Wayne County Wanderings: Kevin's Lunchtime Walk
Central Park was buzzing with activity every day this week when I took my usual lunchtime stroll.
There were campers playing frisbee, families enjoying picnic lunches, folks relaxing on benches. Happy shouts of children frolicking in the playground area floated along on the warm summer breeze.
On this particular day, I decided to cut across the park instead of just power-walking the perimeter.
My plan was to take some cell phone pix of the new banners lining the paths. However, that plan was derailed by a simple scene at the edge of the fountain.
The first photo I took was of Art Wall Jr's banner … Honesdale's favorite son and Masters champion.
When I looked down at my screen, though, I was less than thrilled with the result. The lighting was all wrong and there just wasn't any depth to the picture.
So, I began jockeying around, looking for a better angle while simultaneously trying to get both the Civil War monument and Irving Cliff in frame.
I eventually succeeded, but when I examined these latest pix, something else caught my attention and caused me to look up.
Two unbelievably cute children, a boy and a girl, were standing in front of the fountain … seemingly transfixed by the pulsing streams of water. They couldn't have been more than four or five years old and they were dressed similarly, so I'm guessing they were siblings.
The scene was like something out of a movie:
A perfect summer day, blue skies and bright sunshine, just a hint of a breeze … people of all ages and descriptions swirling around. The focal point of the scene, though, was the two adorable little ones standing there … wide-eyed and utterly mesmerized.
There's just something magical about a fountain. It's so easy to become lost in time while standing there at the rail, looking and listening to the water.
The two little tykes weren't alone there for long.
Mom and Dad appeared after a few moments, each kneeling down next to their children. I considered taking a couple of quick, surreptitious photos of the young family, but decided against it. This was their moment, not mine.
Besides, the image had triggered all sorts of memories that caused me to sit and reflect...
My earliest memory of the Central Park fountain are from childhood days.
Back then, many of us Honesdaleans attended what we affectionately referred to as “Kieglergarten.” This was a forerunner of modern pre-schools run by the beloved Teresa Kiegler.
The Kieglergarten building stood roughly where Sheeley Insurance (Rodgers-Olver-Polley) is now located. Some days, when the weather cooperated, we'd march across Church Street and have “recess” in the park.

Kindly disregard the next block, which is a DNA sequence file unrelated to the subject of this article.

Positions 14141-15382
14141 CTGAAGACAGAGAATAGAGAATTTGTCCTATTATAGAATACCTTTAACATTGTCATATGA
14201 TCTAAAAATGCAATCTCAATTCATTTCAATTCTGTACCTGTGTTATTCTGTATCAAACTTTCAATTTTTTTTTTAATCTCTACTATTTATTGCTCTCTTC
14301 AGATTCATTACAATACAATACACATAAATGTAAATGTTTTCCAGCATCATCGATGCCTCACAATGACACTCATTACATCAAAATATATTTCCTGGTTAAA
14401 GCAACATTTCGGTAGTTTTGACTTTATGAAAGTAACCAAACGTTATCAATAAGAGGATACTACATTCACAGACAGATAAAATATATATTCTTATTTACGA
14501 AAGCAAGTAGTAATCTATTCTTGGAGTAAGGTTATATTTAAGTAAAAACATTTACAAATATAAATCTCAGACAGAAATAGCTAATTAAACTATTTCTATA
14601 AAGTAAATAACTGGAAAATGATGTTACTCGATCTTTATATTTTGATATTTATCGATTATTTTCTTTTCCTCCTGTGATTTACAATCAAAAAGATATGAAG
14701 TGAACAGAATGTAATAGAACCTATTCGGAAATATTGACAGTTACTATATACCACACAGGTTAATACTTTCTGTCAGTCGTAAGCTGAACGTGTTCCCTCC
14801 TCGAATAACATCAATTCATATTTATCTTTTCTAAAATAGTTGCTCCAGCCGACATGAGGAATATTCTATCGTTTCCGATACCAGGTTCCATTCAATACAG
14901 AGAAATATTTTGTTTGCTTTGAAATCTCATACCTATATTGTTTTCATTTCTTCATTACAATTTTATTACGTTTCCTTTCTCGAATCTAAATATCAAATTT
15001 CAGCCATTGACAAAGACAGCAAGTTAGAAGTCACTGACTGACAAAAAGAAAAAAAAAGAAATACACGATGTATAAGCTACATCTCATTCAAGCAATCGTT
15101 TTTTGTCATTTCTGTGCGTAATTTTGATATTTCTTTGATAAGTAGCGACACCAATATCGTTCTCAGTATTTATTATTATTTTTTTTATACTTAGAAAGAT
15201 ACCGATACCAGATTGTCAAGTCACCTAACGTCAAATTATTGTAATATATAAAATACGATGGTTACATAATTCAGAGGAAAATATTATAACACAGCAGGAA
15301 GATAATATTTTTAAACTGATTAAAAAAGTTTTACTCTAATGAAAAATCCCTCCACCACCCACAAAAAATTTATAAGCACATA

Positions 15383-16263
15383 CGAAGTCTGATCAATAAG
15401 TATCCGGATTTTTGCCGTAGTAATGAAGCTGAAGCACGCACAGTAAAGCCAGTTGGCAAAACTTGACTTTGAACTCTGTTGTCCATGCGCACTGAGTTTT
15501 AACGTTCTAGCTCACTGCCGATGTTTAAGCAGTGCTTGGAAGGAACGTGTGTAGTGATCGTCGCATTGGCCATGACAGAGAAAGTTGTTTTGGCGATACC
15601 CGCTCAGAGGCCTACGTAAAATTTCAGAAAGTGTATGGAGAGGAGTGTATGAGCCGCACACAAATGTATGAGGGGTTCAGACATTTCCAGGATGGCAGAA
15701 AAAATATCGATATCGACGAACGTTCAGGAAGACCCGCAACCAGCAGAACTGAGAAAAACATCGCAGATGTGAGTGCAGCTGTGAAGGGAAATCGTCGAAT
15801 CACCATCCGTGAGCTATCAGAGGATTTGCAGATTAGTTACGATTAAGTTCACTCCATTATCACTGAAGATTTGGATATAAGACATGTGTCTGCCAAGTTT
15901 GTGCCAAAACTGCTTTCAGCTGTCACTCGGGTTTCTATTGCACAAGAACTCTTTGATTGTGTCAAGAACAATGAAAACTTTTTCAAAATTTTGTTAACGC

Needless to say, the fountain drew many of us in like a magnet. In my mind's eye I can still see a big group of us encircling it, little hands reaching up to grasp the single strand of chain that served as a fence, looking up in wonder.
Another image followed hard on the first. This one was of my Dad and me standing there in front of the fountain.
I was little, no more than four or five. Dad had just handed me a quarter and was gently urging me to make a wish and toss the coin into the water. I closed my eyes and thought hard about all sorts of amazing things … trykes, bikes, baseball gloves, bats and balls. I don't remember what I settled on, but I do recall pitching that quarter right down the middle.
Later on, Dad kiddingly asked what I'd wished for. When I started to tell him, he stopped me mid-sentence and explained that wishes have to be kept secret.
He also added a little tidbit that I've carried with me to this very day: The best chance of having your wish come true is to wish for something for somebody else.
I realize now that, in his own quiet way, Dad was trying to teach me to be unselfish … which is a admittedly a tough concept for a child to grasp!
Many years later, when my own children were old enough, we spent many happy hours playing in Central Park.
Every day before we left, the three of us would march over to the fountain. There, I'd hand Alec and Scout each a quarter. They'd close their eyes, make a wish and pitch them into the water...
A Bit of History
The Central Park fountain was built in conjunction with our nation's centennial celebration in 1876.
The Ladies Monumental Association (the same group that had raised funds for the Civil War Memorial statue) reorganized in 1876 as the Ladies Centennial Fountain Association.
For the next three years the women asked local folks for $1 subscriptions. They organized bake sales, sponsored plays and held lectures.
In the end, this intrepid band of ladies raised the required $1,100. The fountain was formally presented to "the Common Council for the village" on July 3, 1879.
A parade and festival celebrated the event. Cut into the stonework of the fountain are the words: “1776 Memorial 1876.”
In 1993 the Zabady Family gave a new copper fountain designed to fit into the original stonework.
This gift was made in memory of Margaret and Toffy Zabady.
As I watched the little family join hands and head for their car, I thought about the attractive power of the Central Park fountain.
I wondered how many thousands of people have stood before it since that first day in 1876.
I wondered about the countless folks who've tossed coins into the water.
I wondered what they wished for and whether or not those dreams came true.
When I finally emerged from this little reverie, I put my phone away and walked over to the fountain.
I dug deep in my pocket and found two quarters, closed my eyes and made my wish.
I tossed them, one at a time, into the fountain and watched as they swirled gently to the bottom.